• a refrigerator.

Preparation of the model involves the following steps: Two orifices of different sizes are made in each side of one plastic receptacle (four orifices in total) with the hole cutters (Figure 1A) and two plastic tubes are introduced into these orifices so that they traverse the receptacle completely (Figure 1B). These orifices are sealed around the tubes with hot glue to avoid leakage. The water is heated and gently mixed with the gelatin; the dissolving process can be expedited using a mixer (Figure 1C). A spoon is used to remove all air bubbles before the gelatin hardens. The gelatin is poured into the receptacle and placed in the refrigerator until it hardens (Figure 1D). A spoon is used to remove any remaining air bubbles as the gelatin hardens. Once the gelatin has set, the tubes are carefully removed and then the gelatin is removed from the receptacle, placed into the other receptacle with no holes, which is filled with water. The orifices in the gelatin fill with water, simulating blood inside the vessels (Figure 2)9.

Figure 1. Construction of model: A) receptacle with pairs of orifices on opposite sides: in the example above four orifices were made to fit two tubes; B) two tubes passing through the orifices in the receptacle; C) mixing the ingredients; D) prepared gelatin is put into the receptacle.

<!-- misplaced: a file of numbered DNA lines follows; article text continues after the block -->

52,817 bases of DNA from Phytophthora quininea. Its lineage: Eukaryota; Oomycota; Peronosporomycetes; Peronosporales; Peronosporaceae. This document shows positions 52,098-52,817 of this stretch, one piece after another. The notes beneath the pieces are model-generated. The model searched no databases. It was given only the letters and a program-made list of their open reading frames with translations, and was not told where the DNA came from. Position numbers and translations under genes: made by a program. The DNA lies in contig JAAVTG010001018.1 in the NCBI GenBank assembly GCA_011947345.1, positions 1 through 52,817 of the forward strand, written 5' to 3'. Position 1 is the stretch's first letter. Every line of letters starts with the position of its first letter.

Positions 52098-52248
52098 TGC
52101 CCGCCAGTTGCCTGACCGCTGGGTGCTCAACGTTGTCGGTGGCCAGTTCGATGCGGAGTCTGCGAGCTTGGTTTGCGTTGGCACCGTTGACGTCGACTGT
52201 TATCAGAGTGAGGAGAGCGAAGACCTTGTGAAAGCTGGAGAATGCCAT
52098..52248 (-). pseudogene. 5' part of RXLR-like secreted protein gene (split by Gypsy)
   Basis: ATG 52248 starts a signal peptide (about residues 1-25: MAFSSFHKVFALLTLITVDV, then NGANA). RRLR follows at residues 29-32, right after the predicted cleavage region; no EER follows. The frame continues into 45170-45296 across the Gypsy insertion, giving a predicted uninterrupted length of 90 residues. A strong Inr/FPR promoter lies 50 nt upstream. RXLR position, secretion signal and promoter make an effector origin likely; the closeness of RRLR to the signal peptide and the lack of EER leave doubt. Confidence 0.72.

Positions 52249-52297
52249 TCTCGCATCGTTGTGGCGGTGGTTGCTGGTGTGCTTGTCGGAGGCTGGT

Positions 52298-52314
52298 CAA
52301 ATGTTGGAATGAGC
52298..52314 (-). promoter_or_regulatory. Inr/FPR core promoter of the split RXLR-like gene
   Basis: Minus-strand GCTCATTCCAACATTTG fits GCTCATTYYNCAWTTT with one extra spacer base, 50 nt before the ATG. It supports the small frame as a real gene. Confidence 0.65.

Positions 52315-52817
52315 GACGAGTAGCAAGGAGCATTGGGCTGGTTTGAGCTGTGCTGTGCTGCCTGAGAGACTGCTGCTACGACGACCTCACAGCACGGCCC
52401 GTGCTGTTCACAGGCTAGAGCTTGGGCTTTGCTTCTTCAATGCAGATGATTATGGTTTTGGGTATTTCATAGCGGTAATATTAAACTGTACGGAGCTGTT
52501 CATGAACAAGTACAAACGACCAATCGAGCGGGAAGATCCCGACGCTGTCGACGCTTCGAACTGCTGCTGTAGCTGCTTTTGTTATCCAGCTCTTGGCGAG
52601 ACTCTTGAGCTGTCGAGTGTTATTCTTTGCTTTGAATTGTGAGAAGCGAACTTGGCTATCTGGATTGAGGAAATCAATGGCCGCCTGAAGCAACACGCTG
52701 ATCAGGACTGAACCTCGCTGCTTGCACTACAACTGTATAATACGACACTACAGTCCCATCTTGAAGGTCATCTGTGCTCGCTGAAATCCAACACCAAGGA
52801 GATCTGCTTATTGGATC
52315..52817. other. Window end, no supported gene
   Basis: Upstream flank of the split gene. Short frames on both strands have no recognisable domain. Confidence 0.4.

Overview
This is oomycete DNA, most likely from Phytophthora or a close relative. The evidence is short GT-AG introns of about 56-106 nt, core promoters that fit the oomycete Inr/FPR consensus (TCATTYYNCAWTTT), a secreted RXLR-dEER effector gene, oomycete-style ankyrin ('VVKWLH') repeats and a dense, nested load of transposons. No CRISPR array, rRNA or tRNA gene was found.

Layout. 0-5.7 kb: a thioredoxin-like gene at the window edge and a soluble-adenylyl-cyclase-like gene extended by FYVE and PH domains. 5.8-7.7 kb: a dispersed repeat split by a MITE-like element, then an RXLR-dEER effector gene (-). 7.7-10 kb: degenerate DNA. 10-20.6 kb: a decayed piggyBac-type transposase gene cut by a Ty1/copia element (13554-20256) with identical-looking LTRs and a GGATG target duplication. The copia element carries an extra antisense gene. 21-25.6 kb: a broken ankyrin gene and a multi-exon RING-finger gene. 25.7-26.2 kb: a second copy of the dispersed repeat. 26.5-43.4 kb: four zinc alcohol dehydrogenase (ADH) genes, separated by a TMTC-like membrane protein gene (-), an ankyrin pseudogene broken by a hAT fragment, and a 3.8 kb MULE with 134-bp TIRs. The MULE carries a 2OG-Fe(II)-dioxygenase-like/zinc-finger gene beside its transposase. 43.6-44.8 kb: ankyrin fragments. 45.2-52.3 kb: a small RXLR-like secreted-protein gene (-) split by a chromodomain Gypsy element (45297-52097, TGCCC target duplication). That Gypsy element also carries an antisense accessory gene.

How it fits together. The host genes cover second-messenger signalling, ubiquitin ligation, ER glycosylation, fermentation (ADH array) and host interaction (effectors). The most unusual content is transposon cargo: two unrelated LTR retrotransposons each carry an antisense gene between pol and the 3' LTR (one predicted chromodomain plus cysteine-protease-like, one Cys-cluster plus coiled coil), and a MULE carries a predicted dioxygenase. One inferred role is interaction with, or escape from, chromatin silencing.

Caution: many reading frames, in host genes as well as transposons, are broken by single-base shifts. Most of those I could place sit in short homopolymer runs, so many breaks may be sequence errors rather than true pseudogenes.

Figure 2. Final result: Gelatin model of blood vessels. 

RESULTS

The model exhibited an acceptable consistency for realistic representation of human tissues during ultrasound-guided puncture training. The combination of the shape chosen for the model and its consistency resulted in ultrasound images similar to a simplified normal anatomy, and the adjacent tissues, the vessel lumen and its liquid contents and the refractive vessel wall were all clearly identifiable. Furthermore, the material's partial transparency also offered an external view of the puncture procedure, further aiding in understanding of the Seldinger technique (Figures 2, 3 and 4).

Figure 3. Ultrasound of resulting model: transverse image. A) without compression; B) with compression similar to that of arteries. 

Figure 4. Model in use: Mode B ultrasonographic images: A) transverse image showing the needle in the center of the vessel; B) longitudinal image showing the path taken by the needle to reach the vessel interior. 

DISCUSSION

Central venous access is an extremely important procedure in medical practice, it demands skill and anatomic knowledge and is a potential cause of serious complications. Using ultrasound for central venous access makes it possible to assess the location and diameter of vessels, facilitating insertion and/or choice of puncture site since it provides direct view of the progress of the needle and guidewire. The addition of imaging reduces the number of puncture attempts, improves insertion success rates, minimizes catheter-related complications and reduces insertion time, particularly in patients with difficult vascular access.10